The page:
In what Bolman and Deal call “the keystone of structure,” one of the common areas of weaknesses you will see in overseas Christian schools is a lack of structure in “allocating task” (Location 1301). Below is a list of some areas of weaknesses that are common in overseas Christian schools when it comes to hiring practices.
• Hiring of unqualified administrators and teachers
• Hiring of unqualified office staff
• Lack of job descriptions and clear expectation for both staff and teachers
• Lack of balance in allocating task. Some staff and teachers are overworked, while others seem to have less responsibility.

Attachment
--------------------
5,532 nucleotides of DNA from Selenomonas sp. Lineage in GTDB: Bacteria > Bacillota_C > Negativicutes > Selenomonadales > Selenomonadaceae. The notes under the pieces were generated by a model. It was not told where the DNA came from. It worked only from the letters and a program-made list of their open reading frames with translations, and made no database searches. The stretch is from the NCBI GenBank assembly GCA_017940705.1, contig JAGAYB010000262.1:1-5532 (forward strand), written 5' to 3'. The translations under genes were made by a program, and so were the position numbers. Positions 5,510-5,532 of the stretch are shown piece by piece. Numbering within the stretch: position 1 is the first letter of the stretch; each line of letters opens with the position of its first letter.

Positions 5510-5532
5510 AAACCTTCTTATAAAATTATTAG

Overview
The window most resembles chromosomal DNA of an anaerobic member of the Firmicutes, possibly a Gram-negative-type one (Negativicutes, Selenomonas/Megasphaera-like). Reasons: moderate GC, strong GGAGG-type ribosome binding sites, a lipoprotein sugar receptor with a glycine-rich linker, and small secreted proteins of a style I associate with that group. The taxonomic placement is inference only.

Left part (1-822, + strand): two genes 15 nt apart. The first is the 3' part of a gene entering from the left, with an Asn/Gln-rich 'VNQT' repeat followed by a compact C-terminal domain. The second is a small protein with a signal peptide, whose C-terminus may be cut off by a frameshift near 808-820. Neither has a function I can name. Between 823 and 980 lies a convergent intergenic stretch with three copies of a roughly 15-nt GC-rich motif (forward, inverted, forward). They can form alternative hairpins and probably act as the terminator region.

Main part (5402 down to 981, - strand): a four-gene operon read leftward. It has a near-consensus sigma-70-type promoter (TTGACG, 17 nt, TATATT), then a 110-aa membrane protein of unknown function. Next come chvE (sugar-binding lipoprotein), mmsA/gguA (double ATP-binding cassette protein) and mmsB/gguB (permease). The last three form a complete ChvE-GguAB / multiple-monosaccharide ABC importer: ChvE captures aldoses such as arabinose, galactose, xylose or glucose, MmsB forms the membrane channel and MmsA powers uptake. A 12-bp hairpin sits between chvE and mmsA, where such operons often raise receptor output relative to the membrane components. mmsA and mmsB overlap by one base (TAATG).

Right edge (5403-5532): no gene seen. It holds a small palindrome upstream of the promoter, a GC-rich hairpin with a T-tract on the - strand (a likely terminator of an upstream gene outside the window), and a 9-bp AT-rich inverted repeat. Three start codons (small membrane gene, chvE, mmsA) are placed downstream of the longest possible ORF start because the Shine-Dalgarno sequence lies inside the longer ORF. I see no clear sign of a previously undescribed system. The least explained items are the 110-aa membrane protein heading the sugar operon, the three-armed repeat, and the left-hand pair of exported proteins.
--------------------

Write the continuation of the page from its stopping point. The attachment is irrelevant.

The hiring and firing of administrators, teachers and staff members, is the most consequential action school leadership does. For the school board, it would be the hiring of director, principal, or administrator. For the director, it would be the hiring and placement of administrators and teachers. Unless there are school board policies with high standards, clear expectations and procedures for hiring qualified personnel, the consequences could be devastating for the school. I know from experience that high turnover rate at many overseas Christian schools makes finding qualified teachers and administrators challenging. Though it’s common practice and at times almost impossible to avoid, putting teachers in the classroom and administrators in leadership with little or no formal training in education has the potential to lead to all kinds of unintended negative consequences. For example, school boards of small overseas Christian schools without strong structural framework for hiring a director, may be tempted to measure qualifications anecdotally and sidestep the importance of experience and training. Pressing needs leads schools to promote someone in house to the director’s position, and it is even more tempting to go this route if the person is well-liked, but without a hiring policy that measures things like training in education, basic knowledge of curriculum, high value for student learning, commitment to the shared mission, and core values of the school, the daily operation of the school will lose balance and break down over time.